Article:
out of Five
Running time: 112
Watchable sword and sorcery saga, enlivened by superb special effects sequences and some solid performances, though it's also a good twenty minutes too long and hampered by both a lack of humour and some dodgy dialogue.
What's it all about?
Directed by Marcus Nispel, Conan the Barbarian is based on the character created by Robert E. Howard, meaning that it's technically a reboot rather than a remake of John Milius' 1982 Schwarzenegger version. Narrated by Morgan Freeman (for no apparent reason), the film begins as Conan (Leo Howard, then Jason Momoa) is born on a bloody battlefield and raised by his father, Corin (Ron Perlman) amongst a tribe of Cimmerian barbarians.
When Conan is a young boy, his tribe – including his father - are slaughtered by the evil sorcerer Khalar Zym (Stephen Lang), who's looking for the pieces of a mythical all-powerful mask, together with his evil daughter Marique (Rose McGowan). Years later, revenge-obsessed Conan (Jason Momoa), picks up the trail of Khalar Zym, just as the sorcerer is about to fulfil his diabolic plan by sacrificing Tamara (Rachel Nichols, a bit too Valley Girl), the last remaining pure-blood of Acheron.
Jason Momoa (Game of Thrones) delivers a solid, charismatic performance as Conan, though he's almost overshadowed by Leo Howard as his younger self, thanks to a terrific early fight sequence in the forest that the film never quite tops. There's also strong support from Perlman (on top growly form) and Lang (suitably hissable), while Rose McGowan is clearly having a whale of a time and comfortably steals every scene as the bald-headed, be-taloned and deliciously beastly sorceress.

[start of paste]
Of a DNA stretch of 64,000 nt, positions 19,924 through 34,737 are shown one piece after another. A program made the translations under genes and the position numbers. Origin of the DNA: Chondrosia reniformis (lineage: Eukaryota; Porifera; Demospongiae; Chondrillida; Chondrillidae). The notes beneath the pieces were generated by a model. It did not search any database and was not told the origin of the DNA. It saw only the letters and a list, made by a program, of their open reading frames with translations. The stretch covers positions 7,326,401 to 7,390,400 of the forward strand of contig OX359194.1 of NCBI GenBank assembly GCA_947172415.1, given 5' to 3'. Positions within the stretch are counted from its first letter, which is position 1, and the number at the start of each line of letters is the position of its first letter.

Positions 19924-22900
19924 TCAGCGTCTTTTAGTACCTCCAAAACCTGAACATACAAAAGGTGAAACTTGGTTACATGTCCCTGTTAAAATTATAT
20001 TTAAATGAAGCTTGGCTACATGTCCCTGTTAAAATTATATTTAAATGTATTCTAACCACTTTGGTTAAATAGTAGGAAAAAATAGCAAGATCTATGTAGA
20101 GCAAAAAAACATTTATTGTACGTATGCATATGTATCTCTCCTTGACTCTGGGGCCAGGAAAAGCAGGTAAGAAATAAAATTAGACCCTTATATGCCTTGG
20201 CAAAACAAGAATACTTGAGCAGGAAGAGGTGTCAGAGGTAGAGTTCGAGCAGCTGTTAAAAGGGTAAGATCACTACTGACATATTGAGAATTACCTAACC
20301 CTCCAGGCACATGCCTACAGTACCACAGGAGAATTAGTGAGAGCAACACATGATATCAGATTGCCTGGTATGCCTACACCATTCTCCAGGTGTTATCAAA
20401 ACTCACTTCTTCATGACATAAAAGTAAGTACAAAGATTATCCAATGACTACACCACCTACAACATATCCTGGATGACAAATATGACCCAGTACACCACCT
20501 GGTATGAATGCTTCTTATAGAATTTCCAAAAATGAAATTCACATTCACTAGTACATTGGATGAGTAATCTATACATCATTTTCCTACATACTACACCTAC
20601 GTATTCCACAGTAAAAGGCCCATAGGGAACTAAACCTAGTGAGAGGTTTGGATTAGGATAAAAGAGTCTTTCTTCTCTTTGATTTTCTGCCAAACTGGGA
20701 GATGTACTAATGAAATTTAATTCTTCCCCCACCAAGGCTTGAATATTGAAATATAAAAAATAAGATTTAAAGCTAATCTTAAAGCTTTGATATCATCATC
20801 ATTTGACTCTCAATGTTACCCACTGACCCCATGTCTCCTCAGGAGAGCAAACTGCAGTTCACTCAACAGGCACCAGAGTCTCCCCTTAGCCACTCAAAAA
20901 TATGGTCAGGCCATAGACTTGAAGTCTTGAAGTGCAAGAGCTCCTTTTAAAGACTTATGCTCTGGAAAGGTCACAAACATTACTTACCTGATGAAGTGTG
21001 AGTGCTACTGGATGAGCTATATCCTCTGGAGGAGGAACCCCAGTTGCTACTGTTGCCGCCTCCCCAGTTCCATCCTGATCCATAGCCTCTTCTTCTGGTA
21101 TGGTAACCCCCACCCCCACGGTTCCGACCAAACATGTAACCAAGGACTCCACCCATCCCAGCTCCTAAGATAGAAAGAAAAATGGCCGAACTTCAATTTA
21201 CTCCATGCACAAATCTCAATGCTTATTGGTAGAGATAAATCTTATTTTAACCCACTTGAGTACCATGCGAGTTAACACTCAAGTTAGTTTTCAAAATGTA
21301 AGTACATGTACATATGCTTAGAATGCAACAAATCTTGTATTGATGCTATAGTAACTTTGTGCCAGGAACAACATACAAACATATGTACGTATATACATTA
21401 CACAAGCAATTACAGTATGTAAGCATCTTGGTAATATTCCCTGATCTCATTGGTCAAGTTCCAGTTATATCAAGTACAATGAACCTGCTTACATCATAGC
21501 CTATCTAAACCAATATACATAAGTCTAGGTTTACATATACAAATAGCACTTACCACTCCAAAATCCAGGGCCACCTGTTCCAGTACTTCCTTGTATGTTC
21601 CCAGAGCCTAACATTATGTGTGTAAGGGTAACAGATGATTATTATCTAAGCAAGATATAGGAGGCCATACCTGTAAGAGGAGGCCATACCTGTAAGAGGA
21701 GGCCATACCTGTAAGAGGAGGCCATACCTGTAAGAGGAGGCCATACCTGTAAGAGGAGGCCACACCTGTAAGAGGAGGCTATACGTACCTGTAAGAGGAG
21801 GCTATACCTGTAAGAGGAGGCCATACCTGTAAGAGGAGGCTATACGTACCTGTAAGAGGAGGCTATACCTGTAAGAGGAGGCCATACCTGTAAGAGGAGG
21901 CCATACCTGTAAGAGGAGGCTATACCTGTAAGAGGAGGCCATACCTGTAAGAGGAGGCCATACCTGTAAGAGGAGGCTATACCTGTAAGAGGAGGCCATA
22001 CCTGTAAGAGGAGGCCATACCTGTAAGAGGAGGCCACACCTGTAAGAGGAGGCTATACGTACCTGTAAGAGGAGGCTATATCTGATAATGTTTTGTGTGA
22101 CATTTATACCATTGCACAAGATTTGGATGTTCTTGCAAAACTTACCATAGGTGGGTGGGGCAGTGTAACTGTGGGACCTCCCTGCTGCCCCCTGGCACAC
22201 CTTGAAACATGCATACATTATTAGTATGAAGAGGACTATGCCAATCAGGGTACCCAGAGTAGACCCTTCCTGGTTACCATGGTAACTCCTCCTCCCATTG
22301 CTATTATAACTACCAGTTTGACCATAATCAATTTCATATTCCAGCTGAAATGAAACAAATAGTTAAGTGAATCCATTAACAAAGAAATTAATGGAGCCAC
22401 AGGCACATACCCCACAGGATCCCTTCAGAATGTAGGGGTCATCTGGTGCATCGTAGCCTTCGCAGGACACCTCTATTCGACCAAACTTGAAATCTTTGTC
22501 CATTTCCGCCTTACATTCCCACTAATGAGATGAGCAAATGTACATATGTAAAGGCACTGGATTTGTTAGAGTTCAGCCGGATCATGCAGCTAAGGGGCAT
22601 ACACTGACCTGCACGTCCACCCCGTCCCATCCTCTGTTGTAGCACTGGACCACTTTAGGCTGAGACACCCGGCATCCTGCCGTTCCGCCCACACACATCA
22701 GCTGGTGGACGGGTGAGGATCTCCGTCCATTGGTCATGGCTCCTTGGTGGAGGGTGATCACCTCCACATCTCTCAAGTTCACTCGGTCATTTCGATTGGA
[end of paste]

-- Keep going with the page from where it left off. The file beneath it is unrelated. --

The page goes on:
The special effects are extremely impressive, particularly during the stunning Sand Warrior sequence, where Conan fights a series of creatures conjured out of sand by Marique. The production design work is good too, especially in the detail of the fantasy landscapes. In addition, there are also several enjoyably trashy sequences, whether it's Conan rescuing multiple cages full of half-naked women or an all-too-brief Conan the Pirate interlude, complete with swashbuckling thrills.
The main problem with the film is that it runs out of steam before the end and is a good 20 minutes too long as a result. It's also a bit too po-faced (it's hard not to wonder how the film might have been if Dwayne Johnson had played Conan), while some of the fight scenes are occasionally frustratingly edited (the Kraken sequence, for example, doesn't really work and should probably have been dropped).
Conan the Barbarian is never less than watchable, though the overly serious script means it's not quite as much fun as it could have been.